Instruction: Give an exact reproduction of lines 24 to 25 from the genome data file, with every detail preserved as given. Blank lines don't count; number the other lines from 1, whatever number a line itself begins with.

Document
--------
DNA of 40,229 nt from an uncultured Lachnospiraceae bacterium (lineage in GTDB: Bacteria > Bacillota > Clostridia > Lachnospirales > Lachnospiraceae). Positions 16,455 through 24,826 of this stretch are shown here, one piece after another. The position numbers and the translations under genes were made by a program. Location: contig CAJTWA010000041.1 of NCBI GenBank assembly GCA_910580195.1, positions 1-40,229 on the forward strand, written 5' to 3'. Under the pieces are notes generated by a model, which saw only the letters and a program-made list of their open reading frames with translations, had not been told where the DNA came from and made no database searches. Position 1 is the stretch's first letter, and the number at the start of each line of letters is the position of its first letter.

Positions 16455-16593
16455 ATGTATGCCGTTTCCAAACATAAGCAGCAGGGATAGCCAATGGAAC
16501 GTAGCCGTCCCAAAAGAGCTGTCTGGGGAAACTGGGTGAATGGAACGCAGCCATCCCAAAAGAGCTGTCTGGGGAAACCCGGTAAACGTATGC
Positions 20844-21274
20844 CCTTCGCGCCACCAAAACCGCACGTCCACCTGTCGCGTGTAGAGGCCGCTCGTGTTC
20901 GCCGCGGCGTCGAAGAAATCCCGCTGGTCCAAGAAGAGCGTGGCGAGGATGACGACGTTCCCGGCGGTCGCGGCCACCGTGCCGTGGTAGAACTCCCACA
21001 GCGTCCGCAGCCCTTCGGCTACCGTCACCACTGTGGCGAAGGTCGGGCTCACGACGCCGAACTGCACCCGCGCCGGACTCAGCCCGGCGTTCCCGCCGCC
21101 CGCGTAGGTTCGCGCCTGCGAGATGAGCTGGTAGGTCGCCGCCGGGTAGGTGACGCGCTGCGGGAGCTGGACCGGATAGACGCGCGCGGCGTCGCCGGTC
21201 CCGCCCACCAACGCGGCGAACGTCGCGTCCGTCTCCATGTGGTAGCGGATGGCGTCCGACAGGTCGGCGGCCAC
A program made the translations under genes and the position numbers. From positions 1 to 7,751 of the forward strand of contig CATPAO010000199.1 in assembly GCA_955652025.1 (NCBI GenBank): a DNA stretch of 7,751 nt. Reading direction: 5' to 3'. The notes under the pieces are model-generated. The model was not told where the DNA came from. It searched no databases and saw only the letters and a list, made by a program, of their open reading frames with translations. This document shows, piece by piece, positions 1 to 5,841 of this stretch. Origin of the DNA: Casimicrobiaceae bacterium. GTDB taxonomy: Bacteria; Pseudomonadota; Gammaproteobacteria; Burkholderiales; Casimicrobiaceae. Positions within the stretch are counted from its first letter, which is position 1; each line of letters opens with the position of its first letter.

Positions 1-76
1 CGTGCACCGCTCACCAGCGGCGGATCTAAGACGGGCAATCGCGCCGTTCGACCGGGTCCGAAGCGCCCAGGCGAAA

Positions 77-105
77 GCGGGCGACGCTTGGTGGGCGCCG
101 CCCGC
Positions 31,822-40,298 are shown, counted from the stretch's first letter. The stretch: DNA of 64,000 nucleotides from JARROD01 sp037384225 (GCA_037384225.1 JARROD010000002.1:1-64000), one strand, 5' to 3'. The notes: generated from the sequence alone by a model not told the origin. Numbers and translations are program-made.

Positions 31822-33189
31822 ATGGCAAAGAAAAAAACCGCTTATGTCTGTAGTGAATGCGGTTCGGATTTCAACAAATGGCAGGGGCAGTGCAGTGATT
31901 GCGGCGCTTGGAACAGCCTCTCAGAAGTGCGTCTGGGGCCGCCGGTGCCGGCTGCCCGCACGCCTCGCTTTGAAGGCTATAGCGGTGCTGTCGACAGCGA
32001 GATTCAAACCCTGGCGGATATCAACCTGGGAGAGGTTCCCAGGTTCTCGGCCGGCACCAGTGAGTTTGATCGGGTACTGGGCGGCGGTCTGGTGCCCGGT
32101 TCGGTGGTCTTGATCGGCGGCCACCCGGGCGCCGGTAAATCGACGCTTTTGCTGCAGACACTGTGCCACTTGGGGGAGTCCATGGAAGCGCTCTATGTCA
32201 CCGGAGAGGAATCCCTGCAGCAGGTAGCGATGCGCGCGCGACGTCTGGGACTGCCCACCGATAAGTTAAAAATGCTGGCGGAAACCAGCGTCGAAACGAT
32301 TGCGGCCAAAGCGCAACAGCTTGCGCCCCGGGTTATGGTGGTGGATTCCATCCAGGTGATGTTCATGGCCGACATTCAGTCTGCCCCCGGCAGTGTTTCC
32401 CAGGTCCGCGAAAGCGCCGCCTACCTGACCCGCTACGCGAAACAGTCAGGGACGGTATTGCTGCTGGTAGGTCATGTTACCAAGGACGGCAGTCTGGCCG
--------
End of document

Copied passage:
32301 TGCGGCCAAAGCGCAACAGCTTGCGCCCCGGGTTATGGTGGTGGATTCCATCCAGGTGATGTTCATGGCCGACATTCAGTCTGCCCCCGGCAGTGTTTCC
32401 CAGGTCCGCGAAAGCGCCGCCTACCTGACCCGCTACGCGAAACAGTCAGGGACGGTATTGCTGCTGGTAGGTCATGTTACCAAGGACGGCAGTCTGGCCG